12. Rizzo, John A, 1999. "Advertising and Competition in the Ethical Pharmaceutical Industry: The Case of Antihypertensive Drugs," Journal of Law and Economics, University of Chicago Press, vol. 42(1), pages 89-116, April.
    Full references (including those not matched with items on IDEAS)

    Citations

    Citations are extracted by the CitEc Project, subscribe to its RSS feed for this item.
    as


    Cited by:

    1. Ludwig, Jens & Marcotte, Dave E. & Norberg, Karen, 2009. "Anti-depressants and suicide," Journal of Health Economics, Elsevier, vol. 28(3), pages 659-676, May.
    2. Puneet Manchanda & Dick Wittink & Andrew Ching & Paris Cleanthous & Min Ding & Xiaojing Dong & Peter Leeflang & Sanjog Misra & Natalie Mizik & Sridhar Narayanan & Thomas Steenburgh & Jaap Wieringa & M, 2005. "Understanding Firm, Physician and Consumer Choice Behavior in the Pharmaceutical Industry," Marketing Letters, Springer, vol. 16(3), pages 293-308, December.
    3. Ernst R. Berndt & Patricia M. Danzon & Gregory B. Kruse, 2007. "Dynamic competition in pharmaceuticals: cross-national evidence from new drug diffusion," Managerial and Decision Economics, John Wiley & Sons, Ltd., vol. 28(4-5), pages 231-250.
    4. Dan Horsky & Sanjog Misra & Paul Nelson, 2006. "Observed and Unobserved Preference Heterogeneity in Brand-Choice Models," Marketing Science, INFORMS, vol. 25(4), pages 322-335, 07-08.
    5. Justine S. Hastings & Ali Hortaçsu & Chad Syverson, 2013. "Sales Force and Competition in Financial Product Markets: The Case Of Mexico’s Social Security Privatization," NBER Working Papers 18881, National Bureau of Economic Research, Inc.
    6. Steven M. Shugan, 2007. "—It's the Findings, Stupid, Not the Assumptions," Marketing Science, INFORMS, vol. 26(4), pages 449-459, 07-08.
    7. Sriram Venkataraman & Stefan Stremersch, 2007. "The Debate on Influencing Doctors' Decisions: Are Drug Characteristics the Missing Link?," Management Science, INFORMS, vol. 53(11), pages 1688-1701, November.
    8. Xueming Luo, 2009. "Quantifying the Long-Term Impact of Negative Word of Mouth on Cash Flows and Stock Prices," Marketing Science, INFORMS, vol. 28(1), pages 148-165, 01-02.
    9. Wilfred Amaldoss & Chuan He, 2009. "Direct-to-Consumer Advertising of Prescription Drugs: A Strategic Analysis," Marketing Science, INFORMS, vol. 28(3), pages 472-487, 05-06.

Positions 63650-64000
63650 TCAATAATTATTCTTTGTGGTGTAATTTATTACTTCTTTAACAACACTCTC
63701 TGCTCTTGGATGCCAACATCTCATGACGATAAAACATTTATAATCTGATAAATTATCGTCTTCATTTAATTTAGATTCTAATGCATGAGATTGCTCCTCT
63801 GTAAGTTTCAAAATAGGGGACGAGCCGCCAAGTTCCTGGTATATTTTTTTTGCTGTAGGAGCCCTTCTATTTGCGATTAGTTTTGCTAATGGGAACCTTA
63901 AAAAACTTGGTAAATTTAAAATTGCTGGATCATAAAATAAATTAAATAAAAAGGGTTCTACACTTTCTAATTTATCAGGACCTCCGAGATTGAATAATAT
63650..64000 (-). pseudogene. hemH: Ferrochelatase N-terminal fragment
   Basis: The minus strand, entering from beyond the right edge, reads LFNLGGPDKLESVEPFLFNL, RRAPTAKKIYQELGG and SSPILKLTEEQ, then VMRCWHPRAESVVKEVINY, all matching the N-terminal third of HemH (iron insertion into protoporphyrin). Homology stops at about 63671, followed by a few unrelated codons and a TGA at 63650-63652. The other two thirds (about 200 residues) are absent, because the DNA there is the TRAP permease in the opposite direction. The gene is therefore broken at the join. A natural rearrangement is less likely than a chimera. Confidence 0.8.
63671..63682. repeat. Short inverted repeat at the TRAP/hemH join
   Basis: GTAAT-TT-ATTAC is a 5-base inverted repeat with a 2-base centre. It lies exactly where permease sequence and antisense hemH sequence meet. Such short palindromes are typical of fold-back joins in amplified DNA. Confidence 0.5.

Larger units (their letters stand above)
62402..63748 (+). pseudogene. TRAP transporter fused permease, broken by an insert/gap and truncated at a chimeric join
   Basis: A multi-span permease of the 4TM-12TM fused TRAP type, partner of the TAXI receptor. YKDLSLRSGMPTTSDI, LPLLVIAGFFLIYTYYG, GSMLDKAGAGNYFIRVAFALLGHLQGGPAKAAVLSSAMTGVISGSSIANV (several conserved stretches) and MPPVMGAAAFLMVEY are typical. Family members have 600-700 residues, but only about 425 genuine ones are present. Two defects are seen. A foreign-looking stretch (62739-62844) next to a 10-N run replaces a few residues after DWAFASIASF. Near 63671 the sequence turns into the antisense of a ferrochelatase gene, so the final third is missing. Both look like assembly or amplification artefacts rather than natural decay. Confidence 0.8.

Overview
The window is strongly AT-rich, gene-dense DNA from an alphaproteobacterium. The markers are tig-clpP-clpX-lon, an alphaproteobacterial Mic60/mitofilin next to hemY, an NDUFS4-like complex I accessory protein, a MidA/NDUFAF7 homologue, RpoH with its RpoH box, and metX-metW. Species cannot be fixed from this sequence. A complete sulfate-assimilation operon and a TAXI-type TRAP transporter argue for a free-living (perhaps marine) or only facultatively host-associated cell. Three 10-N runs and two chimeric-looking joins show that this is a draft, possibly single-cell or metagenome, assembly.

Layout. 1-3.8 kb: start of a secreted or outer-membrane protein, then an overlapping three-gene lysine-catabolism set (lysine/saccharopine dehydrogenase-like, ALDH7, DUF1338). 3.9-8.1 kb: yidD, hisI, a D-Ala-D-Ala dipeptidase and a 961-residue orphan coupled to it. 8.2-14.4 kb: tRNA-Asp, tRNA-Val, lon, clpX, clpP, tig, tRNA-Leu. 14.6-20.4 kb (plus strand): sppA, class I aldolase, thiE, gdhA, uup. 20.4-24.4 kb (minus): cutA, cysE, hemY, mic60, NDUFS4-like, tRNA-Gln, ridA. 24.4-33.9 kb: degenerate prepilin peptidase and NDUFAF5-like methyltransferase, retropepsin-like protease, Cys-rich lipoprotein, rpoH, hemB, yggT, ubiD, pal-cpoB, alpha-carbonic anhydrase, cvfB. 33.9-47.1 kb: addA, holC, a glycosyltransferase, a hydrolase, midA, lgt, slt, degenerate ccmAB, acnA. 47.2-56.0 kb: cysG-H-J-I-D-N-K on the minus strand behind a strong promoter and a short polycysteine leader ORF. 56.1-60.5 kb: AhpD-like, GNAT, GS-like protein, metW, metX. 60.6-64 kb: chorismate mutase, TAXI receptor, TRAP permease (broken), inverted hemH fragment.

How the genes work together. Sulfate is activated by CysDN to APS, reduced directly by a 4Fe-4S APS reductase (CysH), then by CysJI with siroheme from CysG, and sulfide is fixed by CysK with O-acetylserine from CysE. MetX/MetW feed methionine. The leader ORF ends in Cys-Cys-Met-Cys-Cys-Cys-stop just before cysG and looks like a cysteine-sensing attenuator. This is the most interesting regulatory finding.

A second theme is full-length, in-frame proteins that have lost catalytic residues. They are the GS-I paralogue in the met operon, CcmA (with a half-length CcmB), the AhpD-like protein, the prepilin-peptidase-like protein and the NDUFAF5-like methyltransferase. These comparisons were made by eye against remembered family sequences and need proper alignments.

10. Desiraju, Ramarao & Nair, Harikesh S. & Chintagunta, Pradeep, 2004. "Diffusion of New Pharmaceutical Drugs in Developing and Developed Nations," Research Papers 1950, Stanford University, Graduate School of Business.
    11. Stefan Stremersch & Aurélie Lemmens, 2009. "Sales Growth of New Pharmaceuticals Across the Globe: The Role of Regulatory Regimes," Marketing Science, INFORMS, vol. 28(4), pages 690-708, 07-08.
    12. Stremersch, S. & Lemmens, A., 2008. "Sales Growth of New Pharmaceuticals Across the Globe: The Role of Regulatory Regimes," ERIM Report Series Research in Management ERS-2008-026-MKT, Erasmus Research Institute of Management (ERIM), ERIM is the joint research institute of the Rotterdam School of Management, Erasmus University and the Erasmus School of Economics (ESE) at Erasmus University Rotterdam.

    Corrections

    All material on this site has been provided by the respective publishers and authors. You can help correct errors and omissions. When requesting a correction, please mention this item's handle: RePEc:inm:ormksc:v:24:y:2005:i:1:p:67-80. See general information about how to correct material in RePEc.

    For technical questions regarding this item, or to correct its authors, title, abstract, bibliographic or download information, contact: (Mirko Janc). General contact details of provider: http://edirc.repec.org/data/inforea.html .

    If you have authored this item and are not yet registered with RePEc, we encourage you to do it here. This allows to link your profile to this item. It also allows you to accept potential citations to this item that we are uncertain about.

    If CitEc recognized a reference but did not link an item in RePEc to it, you can help with this form .

    If you know of missing items citing this one, you can help us creating those links by adding the relevant references in the same way as above, for each refering item. If you are a registered author of this item, you may also want to check the "citations" tab in your RePEc Author Service profile, as there may be some citations waiting for confirmation.

    Please note that corrections may take a couple of weeks to filter through the various RePEc services.

    IDEAS is a RePEc service hosted by the Research Division of the Federal Reserve Bank of St. Louis . RePEc uses bibliographic data supplied by the respective publishers.